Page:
Mark Day is a regular in The Australian, and lately has delivered some fascinating reading in the retelling of the newspaper’s 50-year history (writes Peter Coleman).
And a few home truths about the slanging match taking place between his employer and metro rival Fairfax Media.
Last weekend, the recollections had reached 1982, with the Falklands War its dramatic centrepiece, Princess Grace’s death, the mystery of Azaria Chamberlain… and the story of the paper’s “near death experience”.
Day, who has been regaling readers with the early days in an easy style no doubt honed during his time at Truth, quotes Ken Cowley on antipathy with Larry Lamb, the industrial troubles the loss-making paper had been suffering… and the day when Rupert Murdoch had apparently – according to Day, Cowley doesn’t recall it – told him to “fix it or close it”.
After sacking 42 staff, Cowley found himself with a stop work meeting to deal with… and threatened to close the paper if work was not resumed within five minutes. He admits he would not have been popular with his employer had the threat not paid off. “I know Rupert said it was my decision, but he might have said that so he could hang me by the bloody thumbs,” he says.
In his column in the newspaper’s Monday media section, he had another assertions to make: That “at a time when there are calls for a concerted, united push to promote and defend an industry under great challenge we see long-term rivals slugging it out, sniping and being downright vicious towards each other.”
But then like Lachlan Murdoch making a similar point at the Mumbrella360 conference the previous week, he can’t resist having a go at the arch rival Fairfax Media, which has “failed to defend and protect their print base and have been seen to ‘give up’ on print… talking it down in their own products”.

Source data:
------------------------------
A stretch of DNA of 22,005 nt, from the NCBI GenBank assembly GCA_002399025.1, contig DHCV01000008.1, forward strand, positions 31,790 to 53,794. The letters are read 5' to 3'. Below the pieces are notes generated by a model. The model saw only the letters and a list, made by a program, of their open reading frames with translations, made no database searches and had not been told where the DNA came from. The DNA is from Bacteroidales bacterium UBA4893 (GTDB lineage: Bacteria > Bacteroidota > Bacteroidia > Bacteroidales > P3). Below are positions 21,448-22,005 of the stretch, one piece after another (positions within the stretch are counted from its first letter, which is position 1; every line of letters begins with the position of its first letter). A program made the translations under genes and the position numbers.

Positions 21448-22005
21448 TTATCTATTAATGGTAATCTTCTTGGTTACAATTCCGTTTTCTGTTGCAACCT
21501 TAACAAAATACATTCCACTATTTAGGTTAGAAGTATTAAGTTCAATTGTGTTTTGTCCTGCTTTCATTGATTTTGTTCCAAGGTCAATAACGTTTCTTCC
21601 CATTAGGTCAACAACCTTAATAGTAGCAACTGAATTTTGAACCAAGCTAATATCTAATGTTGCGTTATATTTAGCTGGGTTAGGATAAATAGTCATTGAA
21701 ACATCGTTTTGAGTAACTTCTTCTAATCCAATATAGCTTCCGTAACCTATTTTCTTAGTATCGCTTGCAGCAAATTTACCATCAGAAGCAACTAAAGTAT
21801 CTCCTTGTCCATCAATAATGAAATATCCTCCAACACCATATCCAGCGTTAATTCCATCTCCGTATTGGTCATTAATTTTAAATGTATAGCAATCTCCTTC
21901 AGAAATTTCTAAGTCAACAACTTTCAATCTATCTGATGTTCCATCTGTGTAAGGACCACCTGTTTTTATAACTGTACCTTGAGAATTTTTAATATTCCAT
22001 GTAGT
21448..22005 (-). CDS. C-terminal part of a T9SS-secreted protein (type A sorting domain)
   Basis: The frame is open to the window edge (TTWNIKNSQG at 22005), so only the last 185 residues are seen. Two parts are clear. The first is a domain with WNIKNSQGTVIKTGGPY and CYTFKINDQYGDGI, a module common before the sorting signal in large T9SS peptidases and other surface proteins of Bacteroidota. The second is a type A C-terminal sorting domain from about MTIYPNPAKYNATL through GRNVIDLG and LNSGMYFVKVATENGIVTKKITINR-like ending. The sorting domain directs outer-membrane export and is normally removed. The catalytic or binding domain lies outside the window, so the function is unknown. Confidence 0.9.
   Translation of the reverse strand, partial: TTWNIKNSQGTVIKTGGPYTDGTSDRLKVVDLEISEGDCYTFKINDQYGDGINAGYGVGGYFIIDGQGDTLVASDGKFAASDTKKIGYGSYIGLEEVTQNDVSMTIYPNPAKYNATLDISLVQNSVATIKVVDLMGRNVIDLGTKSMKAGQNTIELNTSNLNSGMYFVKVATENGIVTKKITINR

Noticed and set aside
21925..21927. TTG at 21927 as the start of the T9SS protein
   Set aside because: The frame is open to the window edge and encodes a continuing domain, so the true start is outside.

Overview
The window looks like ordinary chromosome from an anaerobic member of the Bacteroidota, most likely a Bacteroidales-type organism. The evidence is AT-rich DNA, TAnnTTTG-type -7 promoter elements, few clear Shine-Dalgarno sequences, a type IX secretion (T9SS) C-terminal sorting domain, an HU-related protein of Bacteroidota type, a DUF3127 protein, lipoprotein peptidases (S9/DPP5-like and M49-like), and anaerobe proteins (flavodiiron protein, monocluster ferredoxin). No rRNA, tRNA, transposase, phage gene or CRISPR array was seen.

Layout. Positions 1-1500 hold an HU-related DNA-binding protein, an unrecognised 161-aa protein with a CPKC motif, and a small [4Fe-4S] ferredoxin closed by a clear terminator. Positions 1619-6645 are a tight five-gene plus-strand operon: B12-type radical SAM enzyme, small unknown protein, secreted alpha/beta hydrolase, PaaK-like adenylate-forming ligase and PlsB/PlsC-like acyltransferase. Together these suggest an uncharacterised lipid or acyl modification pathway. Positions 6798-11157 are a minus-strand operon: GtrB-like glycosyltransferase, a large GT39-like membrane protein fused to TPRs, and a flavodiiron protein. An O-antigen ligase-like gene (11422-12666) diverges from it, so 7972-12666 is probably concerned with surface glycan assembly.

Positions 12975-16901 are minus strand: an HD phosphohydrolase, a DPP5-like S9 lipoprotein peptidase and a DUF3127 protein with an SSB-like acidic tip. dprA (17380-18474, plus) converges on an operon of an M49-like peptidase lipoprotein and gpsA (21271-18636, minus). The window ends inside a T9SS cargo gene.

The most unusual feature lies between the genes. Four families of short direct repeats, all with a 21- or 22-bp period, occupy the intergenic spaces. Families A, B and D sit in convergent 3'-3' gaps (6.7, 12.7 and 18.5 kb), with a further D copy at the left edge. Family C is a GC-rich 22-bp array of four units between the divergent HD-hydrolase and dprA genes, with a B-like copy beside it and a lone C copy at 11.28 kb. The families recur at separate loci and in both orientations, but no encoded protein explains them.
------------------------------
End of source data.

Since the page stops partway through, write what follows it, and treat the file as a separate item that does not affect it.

This week, Fairfax chief executive Greg Hywood responded in a message to staff to “mad rantings and ravings” and what he claimed was the spreading of lies about his company’s commitment to the future of newspapers.
Murdoch is reported to have said the “crazy… lack of leadership” has to stop.
But who’s stopping first? The platitudes about the damage the newspaper industry is doing to itself are right on the mark. But they are worthless and pointless in a context in which they are used as a pretext for yet another attack.
By today’s paper, the barbs had spread to the leader page, with The Australian poking fun at what it called Fairfax’s “Kodak moment” (funnily, I remember using that expression myself in another context, only a few hours earlier).
So no sign of a ceasefire yet. Both sides are to blame, but I admit – living in an area dominated by the Murdoch ‘voice’ – I am subjected to more of News’ unwanted invective. Like Adelaide, Brisbane is without a strong second print publisher because legislation intended to protect competition was used to allow (perhaps encourage) a Murdoch rival to go bust.
It’s hard to see that anything would give the Holt Street brigade more happiness than to see the Sydney Morning Herald and The Age go the same way. And much as I enjoy The Australian – most of the time – that would be a tragedy.
With institutional investors to deal with, Hywood has to face the fact that the words “newspaper” and “print” are out of fashion in these quarters. I am reminded of Schibsted executive vice president Sverre Munck at Publish Asia in April, explaining how the family business turned itself into a trust before confronting the ending of its “natural monopoly” in publishing.
Such investor issues are not a problem Rupert Murdoch has to face, nor does he (mostly) have to face the consequences of the actions of his editors and lieutenants. Unlike the Fairfax metro mastheads, The Australian doesn’t even have to make a profit, its costs not hard to justify when it is so effective in denigrating and demoralising media rivals – Fairfax and the ABC are perennials, with the West Australian getting a break while more contemporary targets such at Mail Online come under fire.
But if they are serious about support for print – and circulations in Australia have fallen by almost 20 per cent in five years – there needs to be sincerity behind the fine words. And balance, given that Fairfax is not the only Australian publisher to have been shutting plants and scaling back print capacity in response to the reality of falling circulations; nor the only one boosting its emphasis on digital… just the one News wants you to hear about.
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